Furthermore, despite Father's assertion to the contrary, we believe that there was clear and convincing evidence to support the family court's finding that, pursuant to KRS 625.090(a), Father abandoned T.D.M. for at least ninety days. As set forth in S.B.B. v. J.W.B., 304 S.W.3d 712, 716 (Ky.App.2010):
Although payment of support is a significant factor in determining whether a parent has abandoned a child, Hafley v. McCubbins, 590 S.W.2d 892 (Ky.App.1979), it is but one factor to be considered. Abandonment is not actually defined in our jurisprudence in the context of termination proceedings. Rather, “abandonment is demonstrated by facts or circumstances that evince a settled purpose to forego all parental duties and relinquish all parental claims to the child.” O.S. v. C.F., 655 S.W.2d 32, 34 (Ky.App.1983).
Father contends that there was not sufficient evidence to support a finding of abandonment because he was simply following the wishes of Mother by waiting until T.D.M. was older to begin visiting her. In support of this argument, Father cites to Wright v. Howard, 711 S.W.2d 492 (Ky.App.1986), wherein this Court held that there could be no abandonment of a child where the parent was under a court order not to exercise visitation. Because there was not a court order in the instant case preventing Father from exercising visitation, the Wright case is distinguishable.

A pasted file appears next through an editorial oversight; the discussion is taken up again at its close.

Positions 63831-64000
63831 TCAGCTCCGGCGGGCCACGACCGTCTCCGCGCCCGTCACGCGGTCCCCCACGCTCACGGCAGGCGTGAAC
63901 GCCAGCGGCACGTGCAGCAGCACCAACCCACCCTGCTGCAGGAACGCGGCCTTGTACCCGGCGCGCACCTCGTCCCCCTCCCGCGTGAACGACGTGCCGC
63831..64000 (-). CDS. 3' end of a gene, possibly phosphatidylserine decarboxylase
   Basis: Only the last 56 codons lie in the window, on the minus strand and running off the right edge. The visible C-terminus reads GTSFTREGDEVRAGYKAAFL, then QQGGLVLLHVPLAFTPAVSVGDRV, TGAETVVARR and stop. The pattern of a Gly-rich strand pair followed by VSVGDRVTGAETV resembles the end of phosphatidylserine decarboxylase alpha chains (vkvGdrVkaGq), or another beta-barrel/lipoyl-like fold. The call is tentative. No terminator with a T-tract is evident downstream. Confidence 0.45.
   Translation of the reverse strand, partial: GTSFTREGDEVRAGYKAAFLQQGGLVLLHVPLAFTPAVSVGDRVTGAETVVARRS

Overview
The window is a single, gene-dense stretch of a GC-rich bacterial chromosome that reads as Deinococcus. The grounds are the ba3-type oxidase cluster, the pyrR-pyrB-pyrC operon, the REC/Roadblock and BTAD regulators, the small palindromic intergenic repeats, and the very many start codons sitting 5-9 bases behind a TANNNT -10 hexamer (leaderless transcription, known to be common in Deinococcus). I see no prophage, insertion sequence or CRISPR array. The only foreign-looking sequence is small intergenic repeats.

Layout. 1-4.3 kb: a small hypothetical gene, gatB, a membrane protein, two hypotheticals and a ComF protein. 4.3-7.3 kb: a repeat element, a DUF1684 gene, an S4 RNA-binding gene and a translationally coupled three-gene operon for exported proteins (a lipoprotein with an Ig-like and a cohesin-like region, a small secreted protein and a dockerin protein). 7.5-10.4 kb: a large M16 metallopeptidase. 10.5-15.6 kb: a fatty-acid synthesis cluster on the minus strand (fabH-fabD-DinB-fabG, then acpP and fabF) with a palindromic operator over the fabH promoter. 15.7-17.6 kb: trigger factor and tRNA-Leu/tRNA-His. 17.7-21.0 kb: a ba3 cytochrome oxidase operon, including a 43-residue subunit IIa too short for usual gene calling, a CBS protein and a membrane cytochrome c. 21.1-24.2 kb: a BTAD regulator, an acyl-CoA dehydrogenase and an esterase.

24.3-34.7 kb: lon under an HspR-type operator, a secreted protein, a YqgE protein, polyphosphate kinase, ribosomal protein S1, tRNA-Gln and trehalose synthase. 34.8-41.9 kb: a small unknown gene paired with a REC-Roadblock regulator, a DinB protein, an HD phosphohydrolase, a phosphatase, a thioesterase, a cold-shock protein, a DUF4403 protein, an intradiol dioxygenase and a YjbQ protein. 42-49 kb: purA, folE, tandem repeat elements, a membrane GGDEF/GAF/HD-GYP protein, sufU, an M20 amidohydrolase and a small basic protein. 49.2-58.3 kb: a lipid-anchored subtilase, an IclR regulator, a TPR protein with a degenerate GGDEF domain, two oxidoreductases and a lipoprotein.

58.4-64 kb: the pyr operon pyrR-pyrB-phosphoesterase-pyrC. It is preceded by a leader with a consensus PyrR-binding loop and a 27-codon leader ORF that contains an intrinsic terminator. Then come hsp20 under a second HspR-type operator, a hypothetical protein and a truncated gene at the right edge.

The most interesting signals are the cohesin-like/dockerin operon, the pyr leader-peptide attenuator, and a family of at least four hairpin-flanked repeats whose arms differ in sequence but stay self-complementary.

Additionally, we note that Mother testified that she never told Father that he had to wait until T.D.M. was older to begin visiting T.D.M. Because the family court, “as the finder of fact, has the responsibility to judge the credibility of all testimony, and may choose to believe or disbelieve any part of the evidence presented to it[,]” we cannot say the court erred in relying on Mother's testimony. K.R.L. v. P.A.C., 210 S.W.3d 183, 187 (Ky.App.2006). We conclude that, based on Father's testimony that he has not seen T.D.M. since shortly after her birth; that he only made one attempt in 2006 to visit T.D.M.; and that he has never provided any child support for T.D.M., the family court did not err in concluding that Father abandoned T.D.M.